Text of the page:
Dinner Party is a short VR story that premiered at Sundance, and it uses the story of the alien abduction of Barney and Betty Hill to metaphorically explore the racial tension of interracial marriage in the early 1960s. I spoke to writers Laura Wexler & Charlotte Stoudt in episode #618, who talked about how they heard a lot of racial subtext in Barney’s hypnosis recordings of the abduction incident. I had a chance to talk to the Puerto Rican director of Dinner Party, Angel Manuel Soto, at Sundance who talked about how he personally connected to the themes of alienation and exile that were explored in this piece.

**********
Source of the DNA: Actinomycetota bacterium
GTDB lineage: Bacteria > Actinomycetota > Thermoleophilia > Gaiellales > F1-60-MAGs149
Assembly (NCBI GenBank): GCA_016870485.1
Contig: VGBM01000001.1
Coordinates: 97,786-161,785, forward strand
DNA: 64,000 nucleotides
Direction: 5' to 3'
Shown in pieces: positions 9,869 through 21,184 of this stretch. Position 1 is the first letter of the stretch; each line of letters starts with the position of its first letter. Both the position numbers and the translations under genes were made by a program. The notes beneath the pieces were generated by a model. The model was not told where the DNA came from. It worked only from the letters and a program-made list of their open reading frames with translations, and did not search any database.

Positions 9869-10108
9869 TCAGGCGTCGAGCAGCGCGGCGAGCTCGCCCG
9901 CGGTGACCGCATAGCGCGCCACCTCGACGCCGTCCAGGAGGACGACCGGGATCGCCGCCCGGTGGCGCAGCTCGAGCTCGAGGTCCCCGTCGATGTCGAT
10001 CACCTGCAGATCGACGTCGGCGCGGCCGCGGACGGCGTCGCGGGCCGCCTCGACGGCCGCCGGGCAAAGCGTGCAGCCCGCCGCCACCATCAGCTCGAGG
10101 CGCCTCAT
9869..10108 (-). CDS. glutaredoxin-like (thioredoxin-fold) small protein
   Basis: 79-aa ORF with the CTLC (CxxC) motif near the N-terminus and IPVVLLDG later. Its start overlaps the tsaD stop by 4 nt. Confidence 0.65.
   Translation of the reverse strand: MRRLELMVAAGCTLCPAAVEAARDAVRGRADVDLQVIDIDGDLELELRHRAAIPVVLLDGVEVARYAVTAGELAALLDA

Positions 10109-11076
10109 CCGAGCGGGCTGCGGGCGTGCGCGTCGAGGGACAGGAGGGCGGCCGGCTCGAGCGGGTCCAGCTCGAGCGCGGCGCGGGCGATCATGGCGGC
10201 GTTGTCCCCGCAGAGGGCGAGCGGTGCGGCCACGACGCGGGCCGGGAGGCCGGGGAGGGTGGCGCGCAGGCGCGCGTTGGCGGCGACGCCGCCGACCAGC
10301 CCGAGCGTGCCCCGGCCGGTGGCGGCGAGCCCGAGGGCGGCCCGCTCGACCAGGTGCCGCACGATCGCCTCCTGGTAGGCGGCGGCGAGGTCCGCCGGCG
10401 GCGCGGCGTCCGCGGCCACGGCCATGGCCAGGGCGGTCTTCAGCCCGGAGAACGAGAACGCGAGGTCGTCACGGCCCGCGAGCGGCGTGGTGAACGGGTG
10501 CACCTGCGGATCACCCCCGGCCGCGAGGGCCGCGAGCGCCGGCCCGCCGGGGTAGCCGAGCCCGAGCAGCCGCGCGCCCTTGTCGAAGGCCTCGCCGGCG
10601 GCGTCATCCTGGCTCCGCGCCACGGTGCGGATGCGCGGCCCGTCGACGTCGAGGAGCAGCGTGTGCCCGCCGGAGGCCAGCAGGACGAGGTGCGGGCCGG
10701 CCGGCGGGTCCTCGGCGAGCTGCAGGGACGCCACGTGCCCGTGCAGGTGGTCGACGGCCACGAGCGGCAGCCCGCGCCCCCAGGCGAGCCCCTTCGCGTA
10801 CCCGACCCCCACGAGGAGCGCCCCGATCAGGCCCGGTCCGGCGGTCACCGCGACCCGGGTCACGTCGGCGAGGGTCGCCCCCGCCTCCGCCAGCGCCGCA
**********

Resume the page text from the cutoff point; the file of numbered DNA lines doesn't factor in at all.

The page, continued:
Soto shares a story of a white woman at Sundance who experienced quite a bit of anxiety in watching Dinner Party, and she brought up a lot of ethical questions about using immersive tension or need for different types of disclosure of intensity for people who may be dealing with PTSD from previous traumatic experiences. Soto also shared a story of a black woman who was actually happy to hear that the VR experience caused the reaction of anxiety within the safety of a VR experience since people are color are dealing with anxiety every day in America due to all of the racial tensions from the culture. Soto shares his perspectives on this topic, as well as the power of virtual reality to be able to symbolically explore these issues through the trope of paranormal experiences that connect to deeper human experiences in the context of an immersive series titled The Incident.
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